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Factors that affect how Children of Divorce Adjust to their new Life Situation

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Divorce potentially interrupts the normal progress of development by threatening primary bonds, creating conflicts of loyalty that require developmentally inappropriate levels of sensitivity and thought, and disrupts internalized conceptions of social reality.  These combine to absorb the mental concentration and emotional energy of the child.  The degree to which the divorce is handled by parents in a way that minimizes these effects will help determine whether there are behavioral consequences for the child and how severe these effects will be.(Hess & Camara, 1979, p.82).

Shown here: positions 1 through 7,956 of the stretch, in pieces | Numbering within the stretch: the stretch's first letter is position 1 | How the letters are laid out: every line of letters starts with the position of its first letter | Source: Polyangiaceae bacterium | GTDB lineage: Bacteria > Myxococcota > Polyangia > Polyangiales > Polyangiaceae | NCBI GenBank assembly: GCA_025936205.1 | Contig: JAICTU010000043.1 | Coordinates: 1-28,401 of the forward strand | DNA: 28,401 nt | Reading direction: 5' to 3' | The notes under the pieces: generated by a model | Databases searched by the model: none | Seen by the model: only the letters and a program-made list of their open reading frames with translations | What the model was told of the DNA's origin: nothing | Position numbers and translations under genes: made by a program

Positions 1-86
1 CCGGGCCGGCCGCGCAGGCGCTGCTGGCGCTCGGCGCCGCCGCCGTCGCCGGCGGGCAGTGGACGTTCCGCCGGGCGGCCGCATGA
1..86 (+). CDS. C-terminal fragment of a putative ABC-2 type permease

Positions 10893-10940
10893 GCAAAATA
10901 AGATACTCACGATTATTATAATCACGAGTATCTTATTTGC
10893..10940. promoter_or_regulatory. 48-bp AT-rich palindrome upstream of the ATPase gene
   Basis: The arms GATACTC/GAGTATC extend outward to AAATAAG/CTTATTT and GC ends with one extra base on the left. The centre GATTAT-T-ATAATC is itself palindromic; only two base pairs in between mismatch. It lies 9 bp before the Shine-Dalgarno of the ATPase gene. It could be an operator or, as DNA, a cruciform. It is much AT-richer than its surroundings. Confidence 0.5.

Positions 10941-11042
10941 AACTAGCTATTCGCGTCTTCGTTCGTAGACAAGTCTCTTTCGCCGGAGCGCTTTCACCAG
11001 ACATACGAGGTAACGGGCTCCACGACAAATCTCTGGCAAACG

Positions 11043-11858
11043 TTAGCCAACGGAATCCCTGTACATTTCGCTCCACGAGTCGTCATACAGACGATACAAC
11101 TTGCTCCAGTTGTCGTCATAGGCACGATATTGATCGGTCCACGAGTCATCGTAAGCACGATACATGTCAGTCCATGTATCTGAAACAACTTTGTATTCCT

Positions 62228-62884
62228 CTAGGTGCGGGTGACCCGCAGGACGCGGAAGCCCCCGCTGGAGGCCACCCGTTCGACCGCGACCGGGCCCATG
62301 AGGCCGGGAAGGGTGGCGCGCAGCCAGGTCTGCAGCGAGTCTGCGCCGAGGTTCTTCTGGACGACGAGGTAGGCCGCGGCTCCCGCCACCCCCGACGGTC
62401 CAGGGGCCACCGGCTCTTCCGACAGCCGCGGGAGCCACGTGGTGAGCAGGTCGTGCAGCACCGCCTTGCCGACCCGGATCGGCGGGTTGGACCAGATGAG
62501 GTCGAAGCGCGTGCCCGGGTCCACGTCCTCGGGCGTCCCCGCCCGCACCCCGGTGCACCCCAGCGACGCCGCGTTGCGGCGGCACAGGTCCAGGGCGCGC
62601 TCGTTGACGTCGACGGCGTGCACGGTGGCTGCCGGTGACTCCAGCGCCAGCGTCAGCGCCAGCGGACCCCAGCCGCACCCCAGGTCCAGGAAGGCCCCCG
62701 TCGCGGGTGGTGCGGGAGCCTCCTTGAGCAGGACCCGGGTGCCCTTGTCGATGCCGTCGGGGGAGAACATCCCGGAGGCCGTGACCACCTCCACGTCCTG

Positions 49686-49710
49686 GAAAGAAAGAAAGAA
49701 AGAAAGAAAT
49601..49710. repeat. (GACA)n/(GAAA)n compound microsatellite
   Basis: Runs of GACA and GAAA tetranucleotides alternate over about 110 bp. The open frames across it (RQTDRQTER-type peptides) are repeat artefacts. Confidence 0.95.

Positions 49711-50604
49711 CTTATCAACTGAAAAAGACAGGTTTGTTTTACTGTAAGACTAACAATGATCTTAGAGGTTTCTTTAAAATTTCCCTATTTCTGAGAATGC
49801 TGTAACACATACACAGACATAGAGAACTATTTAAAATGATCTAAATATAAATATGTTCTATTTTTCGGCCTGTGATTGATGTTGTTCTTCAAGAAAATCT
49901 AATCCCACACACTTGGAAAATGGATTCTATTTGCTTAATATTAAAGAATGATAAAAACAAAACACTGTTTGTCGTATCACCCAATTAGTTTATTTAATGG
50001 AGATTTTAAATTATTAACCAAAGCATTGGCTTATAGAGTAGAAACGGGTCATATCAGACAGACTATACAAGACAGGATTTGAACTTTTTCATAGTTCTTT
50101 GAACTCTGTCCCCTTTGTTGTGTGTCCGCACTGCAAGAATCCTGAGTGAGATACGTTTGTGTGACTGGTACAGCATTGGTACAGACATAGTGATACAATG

Divorce is no longer viewed by most theorists as a ‘disaster‘, but rather as a ‘crisis‘ or ‘turning‘ point with positive or negative outcomes for children of divorce depending on certain variables:

  • The age, gender and temperament of the child
  • The length of time parents have been separated
  • The degree of ongoing conflict between divorced parents
  • The amount of environmental changes the child experiences
  • The degree of extra-familial support from which the child can access help
  • The availability of the non-custodial parent
  • The level of social cognition the child employs to understand the reasons for his/her parents’ divorce, and the ongoing divorce process
  • The quality of the relationship the child experiences with his/her parents and possible stepparents
  • The disciplining procedures used by parents
  • The parenting style the parents use
  • The changes in family structure the child has to adjust to

Any additional advise you would like to make in this regard, please email Mandy at mandy@swim-with-dolphins.co.za

 

Reference:

Hess, R.D. & Camara, K.A.  (1979).  Post-divorce family relationships as mediating factors in the consequences of divorce for children.  Journal of Social Issues, 35, 79-96

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